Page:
By: J.H. Williams III (story & art), W. Haden Blackman (story), Dave Stewart (colors)
The Story: Even monsters love their mommies.
The Review: Although I readily agree that as a half-visual medium, comics shouldn’t really need too much text to move itself along, I don’t actually think a heavy script is a flaw unless it doesn’t serve a purpose to the story. It’s one thing when a writer injects a whole lot of fluff for no other reason than simply to enjoy the sound of his own voice, but if all that text actually tells you something that the art itself doesn’t, then that’s a good reason to have it in there, right?
In this case, if you didn’t have all that character narration in each scene, much of the issue’s subtleties and development would be lost. Dialogue and art can only convey so much; neither can really let you delve into a character’s mind or reveal the fantastic details that make a living, breathing story. Williams can deliver nearly any imagery possible, but even he can’t convey smell through visuals. Do you realize how rarely comic book writers pay attention to these kinds of things? As Batwoman fights her way across Medusa’s army, she notices,
“The thugs smell like a bar. Malt liquor and unfiltered cigarettes sweating from their pores.[*] But there’s something else…at first, it’s hard to place. Wet and dusty, all at once. Humid. Then I remember taking down an oxy lab outside the city. The goon running it had dozens of snakes all crammed into tiny terrariums. Ball pythons and anacondas and boa constrictors. These thugs…they smell like that oxy lab. Like the reptile house at the zoo. Like serpents. They have Medusa’s stench all over them.”
Blackman-Williams also use narration to develop characters even with a ton of action going on. It’s their way of having their cake and eating it too. It may seem out of place for Chase to reflect on her purpose in the middle of a bloodbath, but when she reminds you this is a war she’s in, you realize this is exactly the time a person flashes back to how and why they got here. Learning that her dad was once a costumed vigilante himself (“Acro-Bat”) and the pain he brought upon his family as a result, you really get a sense of her as a person, rather than just that conniving bitch from the D.E.O.
Without the inner narration, that scene where Bette Kane leaps in to help out would just be a garden-variety action sequence, giving her a moment of triumph and peril and nothing more. Instead, the triumph gets underscored by her own terror (“The only thing you’re going to eat is my fist!” she says; “Please God, don’t let him hear fear in my voice,” she prays), and the peril gets softened by her mental planning (“[P]lease let Uncle Jake be right…please let this work…”). All that dense language is really just making the story richer, more complex.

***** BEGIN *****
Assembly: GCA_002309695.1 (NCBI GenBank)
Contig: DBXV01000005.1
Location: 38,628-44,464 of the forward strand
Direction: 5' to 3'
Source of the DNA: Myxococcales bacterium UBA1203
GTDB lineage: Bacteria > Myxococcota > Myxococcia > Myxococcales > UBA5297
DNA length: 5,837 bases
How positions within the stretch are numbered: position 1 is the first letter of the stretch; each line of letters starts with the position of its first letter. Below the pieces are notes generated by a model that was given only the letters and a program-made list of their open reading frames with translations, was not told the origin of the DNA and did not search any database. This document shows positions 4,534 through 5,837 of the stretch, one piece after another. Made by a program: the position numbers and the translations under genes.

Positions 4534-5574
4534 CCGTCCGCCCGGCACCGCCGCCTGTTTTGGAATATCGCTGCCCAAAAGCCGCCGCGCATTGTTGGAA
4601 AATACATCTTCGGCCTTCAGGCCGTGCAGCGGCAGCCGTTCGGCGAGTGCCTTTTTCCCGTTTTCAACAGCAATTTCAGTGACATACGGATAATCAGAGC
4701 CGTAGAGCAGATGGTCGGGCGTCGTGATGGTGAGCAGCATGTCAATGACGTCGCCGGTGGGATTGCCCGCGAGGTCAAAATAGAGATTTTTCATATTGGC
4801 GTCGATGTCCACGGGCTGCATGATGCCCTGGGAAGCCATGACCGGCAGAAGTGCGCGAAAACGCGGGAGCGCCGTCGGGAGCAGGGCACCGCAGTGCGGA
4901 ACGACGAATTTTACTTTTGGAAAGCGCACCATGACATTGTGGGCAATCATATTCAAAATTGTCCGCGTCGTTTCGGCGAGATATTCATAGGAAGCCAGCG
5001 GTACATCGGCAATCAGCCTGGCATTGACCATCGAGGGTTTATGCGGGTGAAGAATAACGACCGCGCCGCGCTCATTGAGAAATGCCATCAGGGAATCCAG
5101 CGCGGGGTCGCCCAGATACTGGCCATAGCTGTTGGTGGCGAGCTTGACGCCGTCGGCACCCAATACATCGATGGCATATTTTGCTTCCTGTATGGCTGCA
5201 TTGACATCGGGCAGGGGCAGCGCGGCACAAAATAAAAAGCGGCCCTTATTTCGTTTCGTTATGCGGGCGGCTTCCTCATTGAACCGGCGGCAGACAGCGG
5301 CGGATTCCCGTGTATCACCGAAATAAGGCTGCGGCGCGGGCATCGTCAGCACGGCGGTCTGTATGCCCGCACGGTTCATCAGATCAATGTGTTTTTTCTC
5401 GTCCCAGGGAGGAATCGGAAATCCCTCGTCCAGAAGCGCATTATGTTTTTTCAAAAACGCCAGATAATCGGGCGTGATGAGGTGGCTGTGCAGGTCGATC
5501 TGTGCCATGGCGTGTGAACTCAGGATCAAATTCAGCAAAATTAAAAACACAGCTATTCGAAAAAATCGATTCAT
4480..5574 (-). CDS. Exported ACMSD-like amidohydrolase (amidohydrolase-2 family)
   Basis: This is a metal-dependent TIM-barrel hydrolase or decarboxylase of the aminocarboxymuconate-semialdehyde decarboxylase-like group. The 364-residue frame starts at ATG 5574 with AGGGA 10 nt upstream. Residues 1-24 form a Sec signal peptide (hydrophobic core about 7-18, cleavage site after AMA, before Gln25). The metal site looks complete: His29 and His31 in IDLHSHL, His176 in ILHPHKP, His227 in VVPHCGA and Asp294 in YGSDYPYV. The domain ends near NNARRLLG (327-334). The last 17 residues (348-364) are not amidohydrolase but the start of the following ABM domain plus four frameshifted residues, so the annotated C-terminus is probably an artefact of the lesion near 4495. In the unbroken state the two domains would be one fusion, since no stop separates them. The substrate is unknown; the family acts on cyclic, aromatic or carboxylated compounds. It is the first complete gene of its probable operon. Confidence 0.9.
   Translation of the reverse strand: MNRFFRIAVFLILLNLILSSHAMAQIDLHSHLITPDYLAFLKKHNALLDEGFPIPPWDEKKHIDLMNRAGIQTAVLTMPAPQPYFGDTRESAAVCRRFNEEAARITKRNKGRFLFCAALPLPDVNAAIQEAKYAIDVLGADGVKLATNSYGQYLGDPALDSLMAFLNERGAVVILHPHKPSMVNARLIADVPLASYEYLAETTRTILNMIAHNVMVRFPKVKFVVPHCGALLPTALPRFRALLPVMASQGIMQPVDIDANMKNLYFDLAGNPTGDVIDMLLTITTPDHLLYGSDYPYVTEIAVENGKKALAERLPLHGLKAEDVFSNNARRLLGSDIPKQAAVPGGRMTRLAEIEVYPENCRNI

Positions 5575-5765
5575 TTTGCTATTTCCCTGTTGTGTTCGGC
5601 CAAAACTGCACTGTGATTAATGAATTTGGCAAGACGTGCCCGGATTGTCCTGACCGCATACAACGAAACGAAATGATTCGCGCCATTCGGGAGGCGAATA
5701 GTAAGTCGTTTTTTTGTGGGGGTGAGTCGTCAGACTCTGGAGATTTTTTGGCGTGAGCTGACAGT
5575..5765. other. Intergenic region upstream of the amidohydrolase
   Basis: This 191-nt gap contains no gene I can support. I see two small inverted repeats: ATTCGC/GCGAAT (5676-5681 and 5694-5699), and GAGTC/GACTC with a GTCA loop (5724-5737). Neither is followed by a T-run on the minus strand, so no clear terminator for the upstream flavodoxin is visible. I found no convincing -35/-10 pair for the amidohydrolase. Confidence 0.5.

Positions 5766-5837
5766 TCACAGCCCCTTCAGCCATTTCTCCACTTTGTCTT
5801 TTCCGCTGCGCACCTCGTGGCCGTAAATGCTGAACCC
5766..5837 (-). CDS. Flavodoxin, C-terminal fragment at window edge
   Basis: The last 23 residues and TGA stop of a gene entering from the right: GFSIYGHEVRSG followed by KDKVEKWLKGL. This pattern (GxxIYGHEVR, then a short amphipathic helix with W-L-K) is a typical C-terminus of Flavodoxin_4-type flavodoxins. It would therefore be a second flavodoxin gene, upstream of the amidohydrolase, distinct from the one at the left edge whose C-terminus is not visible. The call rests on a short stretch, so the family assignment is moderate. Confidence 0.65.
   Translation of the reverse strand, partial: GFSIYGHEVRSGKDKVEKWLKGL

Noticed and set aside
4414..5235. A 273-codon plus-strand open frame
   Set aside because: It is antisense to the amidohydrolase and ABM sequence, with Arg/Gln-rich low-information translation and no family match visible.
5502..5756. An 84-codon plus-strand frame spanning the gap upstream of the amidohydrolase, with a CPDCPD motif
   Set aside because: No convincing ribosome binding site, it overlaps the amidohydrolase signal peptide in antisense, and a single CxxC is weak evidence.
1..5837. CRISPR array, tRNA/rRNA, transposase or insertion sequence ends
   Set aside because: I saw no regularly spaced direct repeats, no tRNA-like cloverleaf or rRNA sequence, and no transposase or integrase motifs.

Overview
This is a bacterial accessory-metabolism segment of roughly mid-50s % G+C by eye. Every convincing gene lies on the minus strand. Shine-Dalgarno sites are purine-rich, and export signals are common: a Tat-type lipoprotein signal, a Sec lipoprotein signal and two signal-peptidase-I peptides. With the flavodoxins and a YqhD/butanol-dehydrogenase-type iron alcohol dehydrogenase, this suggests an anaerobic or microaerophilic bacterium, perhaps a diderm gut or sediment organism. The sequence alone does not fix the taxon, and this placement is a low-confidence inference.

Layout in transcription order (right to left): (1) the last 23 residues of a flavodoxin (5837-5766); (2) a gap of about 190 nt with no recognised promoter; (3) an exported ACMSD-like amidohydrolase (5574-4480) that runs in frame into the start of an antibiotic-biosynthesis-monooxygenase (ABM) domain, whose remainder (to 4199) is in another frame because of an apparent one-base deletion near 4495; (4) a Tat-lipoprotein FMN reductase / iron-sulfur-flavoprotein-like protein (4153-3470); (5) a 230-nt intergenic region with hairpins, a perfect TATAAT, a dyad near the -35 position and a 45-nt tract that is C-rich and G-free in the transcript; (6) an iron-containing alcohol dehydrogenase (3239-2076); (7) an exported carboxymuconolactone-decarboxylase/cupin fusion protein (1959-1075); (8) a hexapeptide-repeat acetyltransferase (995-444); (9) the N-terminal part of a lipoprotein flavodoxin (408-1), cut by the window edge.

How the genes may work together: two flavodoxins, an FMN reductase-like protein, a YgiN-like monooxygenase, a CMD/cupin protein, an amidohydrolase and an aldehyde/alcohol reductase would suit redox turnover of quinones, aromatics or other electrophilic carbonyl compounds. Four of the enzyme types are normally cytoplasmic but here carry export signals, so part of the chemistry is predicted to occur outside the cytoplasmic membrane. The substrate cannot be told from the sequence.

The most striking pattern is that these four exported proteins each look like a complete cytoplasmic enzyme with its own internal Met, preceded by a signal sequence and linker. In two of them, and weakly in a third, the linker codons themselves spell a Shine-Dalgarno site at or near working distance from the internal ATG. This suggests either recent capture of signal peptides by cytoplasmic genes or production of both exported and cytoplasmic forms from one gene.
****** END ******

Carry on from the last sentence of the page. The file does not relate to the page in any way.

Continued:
Of course, that makes it very difficult to fit in everything you want to say in a review, but I’ll say this much: page for page, Batwoman gives you so much for your money every month. It gives you Wonder Woman slaying the Hydra, Bones wading into battle against Medusa, and Batwoman taking down a cult with a gang of were-monsters by her side. It gives you urban ghost stories, mythological horrors, and superheroes who feel as real and human as you and me.
It also gives you just about the best damn art in the whole business. There are artists who have terrific style. There are also artists who show mastery over artistic technique. And then there’s Williams, who has both in full. You can spend half a day absorbing the script and the rest of the day enjoying all the craft Williams puts into the art. Stewart is no less a master in the colors department, giving you a dozen different textures on a single page, and Mike Marts’ lettering adds yet another layer of character to the already complex story.
Conclusion: A tad slow to reach the grand finale and ever so slightly repetitive in certain parts of the script, but a wonderfully rich issue nonetheless, and the art puts it over the top.
– Minhquan Nguyen
Some Musings: * Incidentally, that is the exact same smell as the drunks stumbling over me on the night bus. I’ll be the first to admit that public transit has its downsides.
– It seems like every fighter in Gotham is out in the streets doing their part. So where’s Colonel Kane in all this?